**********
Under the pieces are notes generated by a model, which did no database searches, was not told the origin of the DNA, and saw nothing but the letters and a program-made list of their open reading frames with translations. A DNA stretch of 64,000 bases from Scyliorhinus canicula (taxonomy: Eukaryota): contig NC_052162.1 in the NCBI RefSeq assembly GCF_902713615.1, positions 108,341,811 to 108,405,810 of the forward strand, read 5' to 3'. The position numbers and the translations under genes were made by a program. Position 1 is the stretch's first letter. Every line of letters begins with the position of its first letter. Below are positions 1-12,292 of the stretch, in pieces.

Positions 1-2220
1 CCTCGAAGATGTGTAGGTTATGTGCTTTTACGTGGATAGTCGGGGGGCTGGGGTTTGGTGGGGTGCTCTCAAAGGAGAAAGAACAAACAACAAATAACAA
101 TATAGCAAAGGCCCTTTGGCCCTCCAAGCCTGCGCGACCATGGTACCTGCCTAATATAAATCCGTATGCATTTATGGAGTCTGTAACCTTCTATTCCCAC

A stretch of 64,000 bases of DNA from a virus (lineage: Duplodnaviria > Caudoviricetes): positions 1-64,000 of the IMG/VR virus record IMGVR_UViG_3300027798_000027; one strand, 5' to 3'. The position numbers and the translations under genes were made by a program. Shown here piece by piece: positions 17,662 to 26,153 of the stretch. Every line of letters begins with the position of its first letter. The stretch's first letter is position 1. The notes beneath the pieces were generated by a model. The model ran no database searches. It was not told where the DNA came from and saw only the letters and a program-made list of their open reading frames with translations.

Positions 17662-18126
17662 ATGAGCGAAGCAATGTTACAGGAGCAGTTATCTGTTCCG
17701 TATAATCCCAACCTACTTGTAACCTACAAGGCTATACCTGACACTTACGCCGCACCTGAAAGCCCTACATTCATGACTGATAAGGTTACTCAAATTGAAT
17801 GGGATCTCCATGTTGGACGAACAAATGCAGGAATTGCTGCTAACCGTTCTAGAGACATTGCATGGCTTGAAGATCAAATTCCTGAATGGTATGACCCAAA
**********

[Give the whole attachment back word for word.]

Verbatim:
Under the pieces are notes generated by a model, which did no database searches, was not told the origin of the DNA, and saw nothing but the letters and a program-made list of their open reading frames with translations. A DNA stretch of 64,000 bases from Scyliorhinus canicula (taxonomy: Eukaryota): contig NC_052162.1 in the NCBI RefSeq assembly GCF_902713615.1, positions 108,341,811 to 108,405,810 of the forward strand, read 5' to 3'. The position numbers and the translations under genes were made by a program. Position 1 is the stretch's first letter. Every line of letters begins with the position of its first letter. Below are positions 1-12,292 of the stretch, in pieces.

Positions 1-2220
1 CCTCGAAGATGTGTAGGTTATGTGCTTTTACGTGGATAGTCGGGGGGCTGGGGTTTGGTGGGGTGCTCTCAAAGGAGAAAGAACAAACAACAAATAACAA
101 TATAGCAAAGGCCCTTTGGCCCTCCAAGCCTGCGCGACCATGGTACCTGCCTAATATAAATCCGTATGCATTTATGGAGTCTGTAACCTTCTATTCCCAC

A stretch of 64,000 bases of DNA from a virus (lineage: Duplodnaviria > Caudoviricetes): positions 1-64,000 of the IMG/VR virus record IMGVR_UViG_3300027798_000027; one strand, 5' to 3'. The position numbers and the translations under genes were made by a program. Shown here piece by piece: positions 17,662 to 26,153 of the stretch. Every line of letters begins with the position of its first letter. The stretch's first letter is position 1. The notes beneath the pieces were generated by a model. The model ran no database searches. It was not told where the DNA came from and saw only the letters and a program-made list of their open reading frames with translations.

Positions 17662-18126
17662 ATGAGCGAAGCAATGTTACAGGAGCAGTTATCTGTTCCG
17701 TATAATCCCAACCTACTTGTAACCTACAAGGCTATACCTGACACTTACGCCGCACCTGAAAGCCCTACATTCATGACTGATAAGGTTACTCAAATTGAAT
17801 GGGATCTCCATGTTGGACGAACAAATGCAGGAATTGCTGCTAACCGTTCTAGAGACATTGCATGGCTTGAAGATCAAATTCCTGAATGGTATGACCCAAA